The final lecture in the 2011 – 2012 Parent Talk Lecture series is scheduled for Tuesday, May 17th at Olin College. Peter Goldenthal, PhD, author of Beyond Sibling Rivalry: How to Help Your Children Become Cooperative, Caring and Compassionate will be presenting. Gather for dessert at 7 pm, the lecture will begin at 7:30. The lecture is free for Parent Talk members and $20 for non-members, $25 at the door. We cannot guarantee availability to walk-ins. Here is an excerpt from the book on the subject he will be presenting. Read on and then reserve your tickets today here.
Every parent of two or more children has the same dream. It’s the dream of happy children who love each other and who feel more cooperative than competitive, more empathy than enmity, and far more joy than jealousy. We hope that our children experience their family as consisting of people who help each other, and who feel good about helping each other.
What can parents do to help this dream become a reality? There’s actually quite a lot that you can do. In this essay, I’ll provide some pointers especially for parents of younger children, those who are eight and younger. In future essays, I’ll write about what you can do to help older children and teenagers get along and will also share some ideas that may help you in your relationships with your adult siblings.
Let’s start with some of the basic sources of sibling rivalry among young children and follow that with what you can do to address each of them. Here are the “problems”: attention-seeking; lacking problem-solving skills; physical issues such as tiredness and hunger; and believing that the other child is favored by parents.
• Children who are hungry or tired are difﬁcult in lots of ways, and one of them is their tendency to pick on each other. So before looking for a more complex explanation for a “ﬁght” between your preschoolers, make sure they aren’t tired or hungry.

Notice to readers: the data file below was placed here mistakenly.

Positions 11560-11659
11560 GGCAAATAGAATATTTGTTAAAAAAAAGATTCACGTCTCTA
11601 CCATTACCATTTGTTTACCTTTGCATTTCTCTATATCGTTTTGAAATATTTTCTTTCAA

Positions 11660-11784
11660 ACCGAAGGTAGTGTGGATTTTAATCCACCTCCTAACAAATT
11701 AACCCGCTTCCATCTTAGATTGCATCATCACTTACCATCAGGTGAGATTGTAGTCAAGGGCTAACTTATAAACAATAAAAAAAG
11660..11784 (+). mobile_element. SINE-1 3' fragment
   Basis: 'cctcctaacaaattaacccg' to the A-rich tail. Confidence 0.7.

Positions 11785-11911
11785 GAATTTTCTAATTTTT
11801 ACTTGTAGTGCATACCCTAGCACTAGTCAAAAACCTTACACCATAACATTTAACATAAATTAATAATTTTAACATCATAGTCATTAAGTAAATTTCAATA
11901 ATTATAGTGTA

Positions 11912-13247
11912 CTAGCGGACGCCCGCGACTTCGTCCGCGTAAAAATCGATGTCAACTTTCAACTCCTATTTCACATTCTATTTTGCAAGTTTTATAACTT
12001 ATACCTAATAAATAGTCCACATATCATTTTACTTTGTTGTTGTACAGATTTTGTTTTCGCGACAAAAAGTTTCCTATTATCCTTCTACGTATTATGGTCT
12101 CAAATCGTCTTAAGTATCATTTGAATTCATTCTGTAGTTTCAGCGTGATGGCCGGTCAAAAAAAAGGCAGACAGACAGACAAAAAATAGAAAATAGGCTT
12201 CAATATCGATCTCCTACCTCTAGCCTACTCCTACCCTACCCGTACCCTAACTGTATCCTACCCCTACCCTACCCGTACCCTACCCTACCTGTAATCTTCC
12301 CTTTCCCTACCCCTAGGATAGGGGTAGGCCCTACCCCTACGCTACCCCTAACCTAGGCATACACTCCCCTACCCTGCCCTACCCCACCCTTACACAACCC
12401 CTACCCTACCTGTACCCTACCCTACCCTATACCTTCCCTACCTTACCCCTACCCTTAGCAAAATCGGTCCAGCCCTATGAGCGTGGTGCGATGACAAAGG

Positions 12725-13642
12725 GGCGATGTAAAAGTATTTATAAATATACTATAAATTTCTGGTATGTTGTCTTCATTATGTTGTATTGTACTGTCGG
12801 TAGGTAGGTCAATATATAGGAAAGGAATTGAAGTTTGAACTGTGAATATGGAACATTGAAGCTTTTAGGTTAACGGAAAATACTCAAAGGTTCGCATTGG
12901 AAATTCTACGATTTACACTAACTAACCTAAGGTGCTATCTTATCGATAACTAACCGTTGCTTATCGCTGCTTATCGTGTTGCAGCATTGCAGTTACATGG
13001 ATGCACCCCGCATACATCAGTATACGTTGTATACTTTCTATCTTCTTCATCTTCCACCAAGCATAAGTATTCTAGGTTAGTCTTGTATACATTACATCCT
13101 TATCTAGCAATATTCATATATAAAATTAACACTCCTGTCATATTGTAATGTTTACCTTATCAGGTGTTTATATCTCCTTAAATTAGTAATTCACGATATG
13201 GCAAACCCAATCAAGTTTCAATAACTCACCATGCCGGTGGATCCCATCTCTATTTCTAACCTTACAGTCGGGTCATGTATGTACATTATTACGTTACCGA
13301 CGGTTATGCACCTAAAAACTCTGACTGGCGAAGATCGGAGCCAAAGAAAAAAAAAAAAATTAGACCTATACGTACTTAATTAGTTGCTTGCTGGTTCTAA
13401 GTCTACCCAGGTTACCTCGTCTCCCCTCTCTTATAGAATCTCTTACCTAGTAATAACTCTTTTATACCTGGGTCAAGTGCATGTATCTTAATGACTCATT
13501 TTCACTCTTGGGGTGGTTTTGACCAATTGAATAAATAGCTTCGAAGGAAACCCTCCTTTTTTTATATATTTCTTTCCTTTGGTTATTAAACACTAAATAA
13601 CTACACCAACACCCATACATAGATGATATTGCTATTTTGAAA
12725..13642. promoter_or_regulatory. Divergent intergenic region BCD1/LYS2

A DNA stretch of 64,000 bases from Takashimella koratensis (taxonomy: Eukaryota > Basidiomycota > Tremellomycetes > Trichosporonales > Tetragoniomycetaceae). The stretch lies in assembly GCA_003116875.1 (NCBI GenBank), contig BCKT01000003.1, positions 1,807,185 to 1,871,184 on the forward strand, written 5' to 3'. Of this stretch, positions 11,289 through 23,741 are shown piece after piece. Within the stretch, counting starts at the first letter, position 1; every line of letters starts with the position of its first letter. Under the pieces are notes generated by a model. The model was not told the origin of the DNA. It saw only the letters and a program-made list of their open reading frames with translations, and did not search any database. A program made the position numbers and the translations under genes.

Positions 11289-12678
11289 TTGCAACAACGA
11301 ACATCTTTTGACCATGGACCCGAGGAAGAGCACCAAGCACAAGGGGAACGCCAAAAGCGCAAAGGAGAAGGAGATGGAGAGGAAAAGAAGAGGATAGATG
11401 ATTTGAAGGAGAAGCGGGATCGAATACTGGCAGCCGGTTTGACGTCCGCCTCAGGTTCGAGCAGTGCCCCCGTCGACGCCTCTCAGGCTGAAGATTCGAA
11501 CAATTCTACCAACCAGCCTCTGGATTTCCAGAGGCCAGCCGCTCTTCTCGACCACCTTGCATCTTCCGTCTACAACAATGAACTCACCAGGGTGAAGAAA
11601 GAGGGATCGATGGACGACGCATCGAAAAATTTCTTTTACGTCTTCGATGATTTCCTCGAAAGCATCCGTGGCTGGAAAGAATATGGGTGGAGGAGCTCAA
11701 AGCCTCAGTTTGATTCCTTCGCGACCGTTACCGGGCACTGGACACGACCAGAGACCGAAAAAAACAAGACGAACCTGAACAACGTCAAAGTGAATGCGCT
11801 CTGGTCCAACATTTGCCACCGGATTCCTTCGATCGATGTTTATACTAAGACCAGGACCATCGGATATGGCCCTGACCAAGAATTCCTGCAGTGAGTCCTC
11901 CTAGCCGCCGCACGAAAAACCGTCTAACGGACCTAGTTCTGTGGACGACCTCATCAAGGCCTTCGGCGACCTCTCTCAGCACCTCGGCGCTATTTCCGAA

• Similarly, negotiating with a brother or sister over a toy or favorite place to sit requires pretty high level problem-solving skills. Many sibling conﬂicts can readily be solved with parental diplomacy and simple instructions on how to “make a deal.”
• The ﬁrst and last items in the problem list are two sides of the same coin. Children who feel that their sibling (or siblings) are getting more attention believe that those children are mom and dad’s favorites and vice versa.
• Avoid comparisons (even positive ones) at all costs. Don’t say, “You’re the artistic one, your sister is more a people-person.” If you do, each child will think that the other child’s talent is the “better” one.
• Make sure you have individual time with each of your children.
• If attention is the big issue in your home, try feeding that hunger so well that they don’t need to compete for it. Look for every opportunity to notice what your child is doing: “Wow, you are really coloring that blue!,”or“I noticed that you didn’t trip your little brother when he walked by,”or“I noticed that you used soap when you washed your hands.” Aim for ﬁfty times a day. They won’t ﬁght for attention if you do.
Peter Goldenthal Ph.D., the author of Beyond Sibling Rivalry: How to Help Your Children Become Cooperative, Caring, and Compassionate and four other books, is a Board Certified Family and Clinical Psychologist with offices in Narberth.
Register to hear Peter Goldenthal talk more about sibling rivalry at our May Lecture, held May 17th at Olin College. Please RSVP thru Eventbrite.